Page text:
JuiceboxDAO runs on the juicebox protocol itself, if we do nothing at the protocol layer and go with this simple option we will come across the same dilemma. If instead we preemptively consider how we can adjust the Juicebox V2 protocol to make cross layer operation simple for us, we'll likely also be making it simple for all projects who choose to build around juicebox treasuries.

An effective solution will take into consideration that:

  • projects do not want to fragment its community and governance across chains. All members should be cheering for funds to come in from wherever people care to contribute from, and the project's distributed tokens in turn should provide the opportunity to govern its cumulative funds regardless of what chain they're on.
  • the issuance rate of the project's tokens should be synchronizable across all available environments over time. As funding cycles roll over, it's often the case that the weight of token distribution changes. Unless it is by design, there shouldn't be arbitrage opportunities across chains.
  • funding cycle reconfigurations should either be approved or fail across all environments. If a project proposes to reconfigure its funding parameters in one environment but the ballot to do so ends up failing, the change should also fail to take effect in all other environments. On the flip side, successful funding cycle reconfigurations should be reflected across chains.

Stay tuned for specific proposals from me of how this might be achieve across rollup L2s, and please contribute to the conversation with your own ideas so we can arrive at the best possible set of solutions together.

· 11 min read

Current state of things

First thing's first: a huge thank you to everyone who has played with the first version of the Juicebox protocol over the past month. You've taken a leap of faith on a very experimental and untested set of contracts and user experiences with the hopes that it would help you smoothly realize your vision. The protocol has helped a number of projects bootstrap their treasury and community, and these communities have in turn helped Juicebox root into the fertile soil that is the Ethereum social layer.

I've been observing how each project has been interacting with the protocol. I've been a part of exciting discussions where JB was a total enabler of ideas and creativity, and also ones where I've unfortunately had to be the bearer of bad news that the protocol doesn't support the wild thought being proposed. I've seen people spin up projects and raise hundreds of ETH in hours, and seen people give up on the first screen because the "button" they were trying to click wasn't actually a button. After only a few weeks of action I have a sense of what's working, and I've got a laundry list of what could be better.

The goal is to steadily improve things over time. At the base contract layer however, progress must made in big leaps initially with the goal of eventually reaching a steady state as innovation moves to subsequent application layers. JuiceboxV2 is the first big leap. Its goal is simple: to enable more creativity, and remove all points of friction.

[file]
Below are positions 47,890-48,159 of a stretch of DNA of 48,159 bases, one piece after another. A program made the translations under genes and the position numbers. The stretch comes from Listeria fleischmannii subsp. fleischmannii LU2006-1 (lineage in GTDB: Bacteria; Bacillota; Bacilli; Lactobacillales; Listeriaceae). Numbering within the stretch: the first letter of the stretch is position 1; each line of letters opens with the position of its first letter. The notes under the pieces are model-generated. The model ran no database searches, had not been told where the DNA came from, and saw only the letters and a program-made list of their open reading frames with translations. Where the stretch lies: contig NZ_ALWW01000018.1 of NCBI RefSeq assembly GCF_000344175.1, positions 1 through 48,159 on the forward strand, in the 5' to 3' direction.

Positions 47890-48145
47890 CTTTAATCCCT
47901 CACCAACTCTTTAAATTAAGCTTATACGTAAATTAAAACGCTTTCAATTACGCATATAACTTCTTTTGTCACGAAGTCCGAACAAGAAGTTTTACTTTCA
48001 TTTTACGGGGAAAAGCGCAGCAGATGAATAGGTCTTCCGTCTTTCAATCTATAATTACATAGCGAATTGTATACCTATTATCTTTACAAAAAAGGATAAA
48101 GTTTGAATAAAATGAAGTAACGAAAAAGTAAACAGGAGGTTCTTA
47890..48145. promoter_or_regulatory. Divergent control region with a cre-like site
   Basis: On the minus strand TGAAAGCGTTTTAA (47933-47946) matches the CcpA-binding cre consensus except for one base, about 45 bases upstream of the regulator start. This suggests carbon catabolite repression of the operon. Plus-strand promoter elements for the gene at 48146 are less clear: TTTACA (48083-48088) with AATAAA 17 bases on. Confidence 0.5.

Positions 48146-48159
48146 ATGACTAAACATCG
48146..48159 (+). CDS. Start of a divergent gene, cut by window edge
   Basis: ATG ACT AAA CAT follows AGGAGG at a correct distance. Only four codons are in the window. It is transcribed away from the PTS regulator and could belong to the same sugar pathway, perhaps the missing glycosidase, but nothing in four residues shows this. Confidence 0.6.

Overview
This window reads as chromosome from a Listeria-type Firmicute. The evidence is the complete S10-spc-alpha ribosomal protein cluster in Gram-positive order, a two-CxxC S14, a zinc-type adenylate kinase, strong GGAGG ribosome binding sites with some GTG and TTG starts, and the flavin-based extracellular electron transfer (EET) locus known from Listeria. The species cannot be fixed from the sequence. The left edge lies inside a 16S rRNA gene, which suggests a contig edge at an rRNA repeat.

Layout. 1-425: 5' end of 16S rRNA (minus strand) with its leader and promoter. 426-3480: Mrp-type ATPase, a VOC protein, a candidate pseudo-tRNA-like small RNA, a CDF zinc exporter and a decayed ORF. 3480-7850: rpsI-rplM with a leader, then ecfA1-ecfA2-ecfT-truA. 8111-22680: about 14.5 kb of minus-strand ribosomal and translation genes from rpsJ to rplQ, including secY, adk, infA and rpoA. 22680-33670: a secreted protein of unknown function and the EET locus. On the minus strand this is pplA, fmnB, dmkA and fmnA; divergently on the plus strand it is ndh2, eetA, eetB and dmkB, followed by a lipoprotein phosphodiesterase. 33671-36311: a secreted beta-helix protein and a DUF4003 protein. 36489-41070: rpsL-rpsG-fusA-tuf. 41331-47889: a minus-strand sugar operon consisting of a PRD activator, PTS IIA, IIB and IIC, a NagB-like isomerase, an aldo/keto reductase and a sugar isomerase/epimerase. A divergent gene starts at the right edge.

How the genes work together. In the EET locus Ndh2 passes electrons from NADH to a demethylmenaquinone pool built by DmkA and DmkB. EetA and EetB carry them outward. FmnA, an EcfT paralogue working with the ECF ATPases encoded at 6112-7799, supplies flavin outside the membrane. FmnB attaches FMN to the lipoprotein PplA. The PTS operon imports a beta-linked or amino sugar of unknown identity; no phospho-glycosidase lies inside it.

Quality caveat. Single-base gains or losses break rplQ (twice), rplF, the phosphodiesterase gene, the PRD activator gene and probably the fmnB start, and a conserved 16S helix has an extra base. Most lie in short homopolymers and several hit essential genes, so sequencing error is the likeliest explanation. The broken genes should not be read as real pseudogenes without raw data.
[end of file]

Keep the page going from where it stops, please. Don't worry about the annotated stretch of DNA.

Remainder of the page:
JuiceboxV1 was designed with the assumption that communities and project owners have adverse incentives. By using Juicebox, a project owner was committing to particular constraints so that their community could confidently embrace the finances of the game being proposed. Project owners could not mint or burn tokens at will, project owners could not dictate how many tokens were minted per ETH contributed, project owners could not limit who participated in a crowdfund, and project owners did not have a pause button.

Turns out this was a bad assumption to roll with at the base protocol layer. If a community and its owners are one and the same, flexibility is a requirement for total creative expression. It turns out that communities almost always crave a custom treasury strategy that fits their ethos and proposes a game that differentiates them from others.

Projects don't usually have the engineering resources to build, test, and verify such solutions though. This has been a core value Juicebox has provided for people, along with a simple and powerful UI for community members to join in through and follow along with. So far, the frictions that Juicebox removes has justified the treasury strategy constraints that it introduces.

Let's see if we can now do even better.

Proposed changes

Bring your own mint/burn strategy

You'll now be able to bring your own contracts that outline the game you want to propose to your community. You'll be able to plug and play with already-written strategies, or write your own custom one that fulfills your wildest ideas.

Writing a strategy can be simple, or as complex as you want. All that is required is providing a contract that adheres to the IFundingCycleDataSource interface. You'll be able to provide a strategy that decides what happens when someone makes a payment to your project, as well as one for when someone redeems their treasury tokens.

Here's how writing a strategy around a payment works: